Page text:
The Supreme Court of India has put Uttar Pradesh government on notice in response to a Special Leave Petition under Article 136 of the Constitution of India — challenging the judgment of the Allahabad High Court, in the case of Parvez Parwaz & Anr. v. State of Uttar Pradesh & Ors.

Previously, the High Court had upheld the UP government’s refusal to grant sanction to prosecute the now state Chief Minister Yogi Adityanath in the hate speech crimes he committed in 2007, when he was an MP from Gorakhpur, UP.

On February 22, 2018, the HC had also refused to transfer the investigation from the State CID to an independent investigative agency.

The SLP filed by Advocate Fuzail Ahmad Ayyubi, claims that the Allahabad High Court misdirected itself and dismissed the prayers of the Petitioners despite compelling facts and circumstances of the case, as well as a lack of due appreciation of the evidence and law.

The accused — the current Chief Minister of Uttar Pradesh, Yogi Adityanath, addressed a meeting in 2007 saying that if the blood of one Hindu was shed, then the response would not be to register an F.I.R., but rather get ten Muslims killed. The petitioner’s attempt to file an FIR failed, as the police refused to register the same.

Senior Advocate Indira Jaising appeared for the petitioner. The question posed before the Supreme Court was whether the Allahabad High Court had ignored the fact that Principal Secretary (Home) who refused sanction to prosecute Yogi Adityanath was directly reporting to the Minister in-charge of the Home Department, UP — in this the case CM Adityanath who holds the additional portfolio of the home department of UP.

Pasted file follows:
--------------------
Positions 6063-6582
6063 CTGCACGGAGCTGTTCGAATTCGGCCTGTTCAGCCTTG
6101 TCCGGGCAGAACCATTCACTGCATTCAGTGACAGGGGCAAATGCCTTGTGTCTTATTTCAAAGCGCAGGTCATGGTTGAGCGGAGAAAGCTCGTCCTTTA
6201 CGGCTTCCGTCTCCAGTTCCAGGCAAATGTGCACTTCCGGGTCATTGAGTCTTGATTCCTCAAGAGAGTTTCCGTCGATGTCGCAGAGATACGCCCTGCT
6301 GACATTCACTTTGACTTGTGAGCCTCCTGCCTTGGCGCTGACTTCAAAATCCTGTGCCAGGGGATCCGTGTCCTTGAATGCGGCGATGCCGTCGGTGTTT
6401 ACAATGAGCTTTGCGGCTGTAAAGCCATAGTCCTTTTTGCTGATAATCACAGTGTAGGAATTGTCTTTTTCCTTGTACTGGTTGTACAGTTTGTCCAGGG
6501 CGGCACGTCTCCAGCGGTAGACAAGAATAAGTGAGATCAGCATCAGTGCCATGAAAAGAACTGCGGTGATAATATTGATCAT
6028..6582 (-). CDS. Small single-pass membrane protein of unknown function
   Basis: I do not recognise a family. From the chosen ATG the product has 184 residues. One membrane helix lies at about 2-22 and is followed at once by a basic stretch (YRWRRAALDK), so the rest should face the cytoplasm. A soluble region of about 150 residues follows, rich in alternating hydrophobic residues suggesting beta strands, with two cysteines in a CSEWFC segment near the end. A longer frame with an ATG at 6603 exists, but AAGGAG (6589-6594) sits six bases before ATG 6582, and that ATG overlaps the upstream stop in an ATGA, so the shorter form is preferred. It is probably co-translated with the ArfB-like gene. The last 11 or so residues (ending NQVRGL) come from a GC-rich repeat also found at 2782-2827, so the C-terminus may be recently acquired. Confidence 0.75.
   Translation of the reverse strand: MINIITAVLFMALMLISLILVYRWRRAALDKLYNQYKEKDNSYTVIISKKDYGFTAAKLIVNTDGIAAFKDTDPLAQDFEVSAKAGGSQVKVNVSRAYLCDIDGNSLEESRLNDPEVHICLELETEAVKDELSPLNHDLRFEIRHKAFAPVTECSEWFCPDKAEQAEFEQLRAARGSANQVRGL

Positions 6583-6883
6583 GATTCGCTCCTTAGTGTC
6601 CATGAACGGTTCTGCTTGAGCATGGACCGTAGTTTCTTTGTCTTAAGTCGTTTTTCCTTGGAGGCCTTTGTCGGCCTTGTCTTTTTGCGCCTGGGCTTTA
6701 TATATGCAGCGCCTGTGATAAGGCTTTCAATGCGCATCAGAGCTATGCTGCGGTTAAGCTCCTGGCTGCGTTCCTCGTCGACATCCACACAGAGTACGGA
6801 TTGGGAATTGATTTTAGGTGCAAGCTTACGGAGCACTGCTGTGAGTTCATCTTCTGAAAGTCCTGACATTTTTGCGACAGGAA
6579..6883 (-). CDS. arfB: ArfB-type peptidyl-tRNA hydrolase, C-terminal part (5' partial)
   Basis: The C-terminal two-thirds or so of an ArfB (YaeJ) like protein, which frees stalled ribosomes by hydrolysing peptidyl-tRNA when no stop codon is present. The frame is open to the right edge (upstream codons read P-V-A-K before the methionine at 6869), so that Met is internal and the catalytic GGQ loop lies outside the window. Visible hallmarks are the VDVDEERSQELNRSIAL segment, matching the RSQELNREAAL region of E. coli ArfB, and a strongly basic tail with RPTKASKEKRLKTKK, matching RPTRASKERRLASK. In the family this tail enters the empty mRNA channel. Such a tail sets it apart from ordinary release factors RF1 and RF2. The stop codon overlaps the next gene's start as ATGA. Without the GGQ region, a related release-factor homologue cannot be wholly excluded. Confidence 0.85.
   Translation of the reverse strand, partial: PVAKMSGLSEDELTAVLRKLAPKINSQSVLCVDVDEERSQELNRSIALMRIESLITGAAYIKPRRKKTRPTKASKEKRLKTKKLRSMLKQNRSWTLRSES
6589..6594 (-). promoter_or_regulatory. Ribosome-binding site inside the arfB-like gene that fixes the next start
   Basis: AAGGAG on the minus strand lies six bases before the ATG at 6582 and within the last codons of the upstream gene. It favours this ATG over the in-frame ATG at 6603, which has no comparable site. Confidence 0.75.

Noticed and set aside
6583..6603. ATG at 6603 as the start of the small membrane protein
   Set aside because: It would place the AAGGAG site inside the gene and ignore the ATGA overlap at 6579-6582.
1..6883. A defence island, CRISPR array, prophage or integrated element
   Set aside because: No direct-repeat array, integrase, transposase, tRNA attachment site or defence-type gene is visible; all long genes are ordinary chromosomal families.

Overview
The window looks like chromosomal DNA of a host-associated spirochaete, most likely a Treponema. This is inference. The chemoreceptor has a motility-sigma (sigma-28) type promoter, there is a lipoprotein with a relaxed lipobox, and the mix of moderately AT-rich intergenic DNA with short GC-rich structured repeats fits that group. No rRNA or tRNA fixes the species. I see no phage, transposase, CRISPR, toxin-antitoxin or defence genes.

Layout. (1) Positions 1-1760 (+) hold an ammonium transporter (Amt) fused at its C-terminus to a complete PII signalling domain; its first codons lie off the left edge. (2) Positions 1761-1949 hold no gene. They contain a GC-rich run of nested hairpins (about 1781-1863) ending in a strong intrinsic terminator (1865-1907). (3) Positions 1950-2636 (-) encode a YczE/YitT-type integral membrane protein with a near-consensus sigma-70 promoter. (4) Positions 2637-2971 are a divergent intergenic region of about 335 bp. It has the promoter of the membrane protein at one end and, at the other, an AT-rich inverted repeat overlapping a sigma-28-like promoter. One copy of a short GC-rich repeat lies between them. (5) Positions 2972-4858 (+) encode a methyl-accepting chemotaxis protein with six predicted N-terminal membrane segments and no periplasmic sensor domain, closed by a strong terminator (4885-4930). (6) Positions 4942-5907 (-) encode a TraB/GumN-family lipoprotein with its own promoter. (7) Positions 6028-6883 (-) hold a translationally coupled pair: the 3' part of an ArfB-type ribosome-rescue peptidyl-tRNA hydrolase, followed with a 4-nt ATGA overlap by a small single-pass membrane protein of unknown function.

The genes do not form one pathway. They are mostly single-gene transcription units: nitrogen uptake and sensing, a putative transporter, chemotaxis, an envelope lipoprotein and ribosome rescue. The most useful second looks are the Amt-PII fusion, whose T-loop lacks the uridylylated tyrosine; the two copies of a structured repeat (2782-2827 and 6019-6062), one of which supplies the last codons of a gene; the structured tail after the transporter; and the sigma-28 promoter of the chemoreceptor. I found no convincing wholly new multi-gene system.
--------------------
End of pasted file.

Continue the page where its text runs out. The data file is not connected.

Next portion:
Further, the Court was also confronted with dealing with an inflammatory speech made by the accused in an interview to a private media channel, Aap Ki Adalat, which may account to an extra-judicial confession of sorts.

The grounds for eventually granting the Special Leave to the Appeal was primarily based on the principle of Nemo Judex in Propria Causa Sua, which is a maxim upholding natural justice to prevent bias by “prohibiting a man from being a judge in his own case”. Several case laws were cited in the regard, for example the case of A. K. Kraipak v. Union of India, which stated that, “a third rule has been envisaged… quasi-judicial enquiries must be held in good faith, without bias…enquiries which were considered administrative at one time, are now considered as quasi-judicial…an unjust decision in an administrative enquiry may have a more far-reaching effect than a decision in a quasi-judicial enquiry.”

Further, it was noted that the High Court denied the possibility that the decision taken by the secretarial officer of the Government was the same person as the one adversely affected by the grant of sanction for prosecution.